“Sure.” I said, getting excited. She handed me the paper and I realized why people were going nuts with these things. It was good for two free Big Breakfast sets, with any five Ringit purchase (5 Ringit = $1.60). Those sets were huge, and they cost ten Ringit each. So, for a five Ringit purchase they got twenty Ringit of food for free.

Like I said, at first I got excited, but then the reality hit me. I don’t need two Big Breakfast sets. All I needed was my sausage McMuffin and a cup of coffee. I handed the coupon back to the lady. “Thanks, but although it’s such a great deal, I don’t see what I could do with a total of three breakfasts.”

“You could give them to me.” She said simply. I imagine that was her plan all along. “They only allow us two coupons per person.” She added. This explained why people were borrowing children to take through the line with coupons. Of course, this meant that this woman was already getting the two breakfasts, which she was forced to buy, in order to use the two coupons so she could get the four free breakfasts. Apparently, six breakfasts wasn’t enough for her. She needed me to get her two more.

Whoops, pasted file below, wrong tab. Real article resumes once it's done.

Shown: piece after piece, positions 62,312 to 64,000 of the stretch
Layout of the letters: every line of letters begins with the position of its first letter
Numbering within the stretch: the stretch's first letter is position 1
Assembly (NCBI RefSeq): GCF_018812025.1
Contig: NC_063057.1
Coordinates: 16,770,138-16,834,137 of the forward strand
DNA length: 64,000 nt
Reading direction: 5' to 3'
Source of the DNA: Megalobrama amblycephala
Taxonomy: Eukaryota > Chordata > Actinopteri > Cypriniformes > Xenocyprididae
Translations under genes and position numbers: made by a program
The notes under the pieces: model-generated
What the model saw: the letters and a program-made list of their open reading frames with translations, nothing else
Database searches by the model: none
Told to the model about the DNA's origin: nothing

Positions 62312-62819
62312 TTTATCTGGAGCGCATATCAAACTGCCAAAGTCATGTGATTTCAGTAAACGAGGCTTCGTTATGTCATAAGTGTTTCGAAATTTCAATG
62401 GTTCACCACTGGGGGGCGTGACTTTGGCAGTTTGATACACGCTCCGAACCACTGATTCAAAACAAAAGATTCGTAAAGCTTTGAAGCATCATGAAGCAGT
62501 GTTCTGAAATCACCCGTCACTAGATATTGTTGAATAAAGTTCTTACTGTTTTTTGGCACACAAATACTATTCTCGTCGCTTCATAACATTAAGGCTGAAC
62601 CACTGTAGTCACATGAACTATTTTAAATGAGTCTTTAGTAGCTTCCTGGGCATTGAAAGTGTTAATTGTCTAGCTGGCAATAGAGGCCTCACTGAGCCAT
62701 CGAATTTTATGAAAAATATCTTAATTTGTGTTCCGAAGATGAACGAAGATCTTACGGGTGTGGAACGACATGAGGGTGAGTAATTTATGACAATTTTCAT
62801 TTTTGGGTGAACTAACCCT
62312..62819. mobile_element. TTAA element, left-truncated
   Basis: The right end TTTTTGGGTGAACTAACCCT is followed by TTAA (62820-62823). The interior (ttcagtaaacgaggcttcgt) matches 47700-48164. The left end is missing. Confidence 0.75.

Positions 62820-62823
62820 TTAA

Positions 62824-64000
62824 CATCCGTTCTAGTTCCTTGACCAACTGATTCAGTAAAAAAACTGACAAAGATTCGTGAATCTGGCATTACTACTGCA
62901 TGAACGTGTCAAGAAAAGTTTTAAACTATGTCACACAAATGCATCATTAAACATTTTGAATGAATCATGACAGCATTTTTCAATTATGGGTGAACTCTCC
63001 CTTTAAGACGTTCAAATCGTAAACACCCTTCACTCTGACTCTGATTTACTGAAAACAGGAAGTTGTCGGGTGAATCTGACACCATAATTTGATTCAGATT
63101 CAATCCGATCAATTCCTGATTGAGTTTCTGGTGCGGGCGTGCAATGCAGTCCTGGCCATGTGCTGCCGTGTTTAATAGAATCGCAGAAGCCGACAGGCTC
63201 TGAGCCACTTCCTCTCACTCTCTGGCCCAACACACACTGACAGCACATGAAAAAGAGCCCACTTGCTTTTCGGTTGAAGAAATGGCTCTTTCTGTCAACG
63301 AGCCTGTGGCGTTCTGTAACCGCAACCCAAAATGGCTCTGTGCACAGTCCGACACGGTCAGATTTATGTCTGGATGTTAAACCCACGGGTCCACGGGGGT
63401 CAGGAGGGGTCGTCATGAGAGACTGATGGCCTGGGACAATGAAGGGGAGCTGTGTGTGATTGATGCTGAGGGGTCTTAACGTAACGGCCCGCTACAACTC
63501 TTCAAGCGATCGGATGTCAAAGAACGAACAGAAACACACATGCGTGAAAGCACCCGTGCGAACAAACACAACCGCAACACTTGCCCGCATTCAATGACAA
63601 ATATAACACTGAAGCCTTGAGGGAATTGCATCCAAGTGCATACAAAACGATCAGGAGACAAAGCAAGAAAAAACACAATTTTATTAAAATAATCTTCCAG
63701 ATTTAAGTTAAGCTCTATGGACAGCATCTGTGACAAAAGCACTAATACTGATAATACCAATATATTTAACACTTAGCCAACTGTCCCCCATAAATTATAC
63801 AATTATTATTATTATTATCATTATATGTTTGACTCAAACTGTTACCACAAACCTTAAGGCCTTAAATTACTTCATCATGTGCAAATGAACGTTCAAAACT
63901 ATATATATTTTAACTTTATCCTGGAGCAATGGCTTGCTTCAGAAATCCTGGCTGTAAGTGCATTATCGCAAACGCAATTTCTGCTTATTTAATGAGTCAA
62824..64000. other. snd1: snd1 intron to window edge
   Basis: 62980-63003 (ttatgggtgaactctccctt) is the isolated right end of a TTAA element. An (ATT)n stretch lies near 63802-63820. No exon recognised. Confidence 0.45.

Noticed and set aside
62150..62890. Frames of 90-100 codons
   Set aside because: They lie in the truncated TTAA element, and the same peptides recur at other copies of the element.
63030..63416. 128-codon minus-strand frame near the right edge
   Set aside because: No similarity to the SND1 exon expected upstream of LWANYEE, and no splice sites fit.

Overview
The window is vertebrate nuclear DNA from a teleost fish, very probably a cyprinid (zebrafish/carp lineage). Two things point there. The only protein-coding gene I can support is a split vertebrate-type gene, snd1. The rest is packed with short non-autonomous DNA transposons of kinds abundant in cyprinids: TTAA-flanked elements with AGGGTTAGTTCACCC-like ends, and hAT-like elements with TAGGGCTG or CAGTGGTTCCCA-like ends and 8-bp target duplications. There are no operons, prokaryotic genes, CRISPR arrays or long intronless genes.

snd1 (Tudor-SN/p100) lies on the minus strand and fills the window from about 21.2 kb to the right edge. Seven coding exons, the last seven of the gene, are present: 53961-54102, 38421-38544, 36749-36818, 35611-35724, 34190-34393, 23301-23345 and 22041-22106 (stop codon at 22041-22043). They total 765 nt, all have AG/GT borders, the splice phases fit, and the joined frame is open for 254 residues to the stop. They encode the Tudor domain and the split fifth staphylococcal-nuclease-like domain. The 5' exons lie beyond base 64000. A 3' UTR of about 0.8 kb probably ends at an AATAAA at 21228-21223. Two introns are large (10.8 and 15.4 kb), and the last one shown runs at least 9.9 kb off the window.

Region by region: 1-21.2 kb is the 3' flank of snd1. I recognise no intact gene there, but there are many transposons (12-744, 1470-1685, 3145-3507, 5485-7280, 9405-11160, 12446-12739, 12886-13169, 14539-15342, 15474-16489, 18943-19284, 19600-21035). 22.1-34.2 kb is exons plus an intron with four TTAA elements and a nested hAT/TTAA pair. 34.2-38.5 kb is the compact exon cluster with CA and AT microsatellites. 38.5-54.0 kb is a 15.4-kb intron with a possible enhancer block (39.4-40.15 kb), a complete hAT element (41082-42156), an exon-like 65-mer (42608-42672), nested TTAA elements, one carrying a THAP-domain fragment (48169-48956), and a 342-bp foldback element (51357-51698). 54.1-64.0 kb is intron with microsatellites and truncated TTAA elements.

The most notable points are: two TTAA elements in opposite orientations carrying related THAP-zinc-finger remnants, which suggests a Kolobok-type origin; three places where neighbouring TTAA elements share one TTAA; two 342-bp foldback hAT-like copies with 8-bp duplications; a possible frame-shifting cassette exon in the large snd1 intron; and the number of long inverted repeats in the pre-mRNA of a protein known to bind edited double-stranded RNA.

“Do you eat hash-browns?” She asked me.
“No, I don’t, but they’re part of the sausage McMuffin set.” I answered.
“You don’t have to buy that one. It’s seven Ringit. Instead, you should buy the value set, which still has the sausage McMuffin and coffee, but no hash-browns. It’s only five Ringit.”

That made sense. This woman’s greed was starting to eat at me (pardon the pun), but now she was saving me money. Maybe it was a good thing I met her.
“You sure do know a lot about McDonalds.” I complimented her.
When I ordered my value breakfast and handed the guy the coupons, he responded, “Sorry boss, you cannot use this coupon in connection with any other special offer. So, you have to buy the full breakfast combo, for seven Ringit, to use this coupon.”

I was already embarrassed to be part of this coupon fiasco. And this was just prolonging it. I almost told the woman to give up and let me eat in peace. Instead, however, I said, “That’s fine. Just give me the full set.”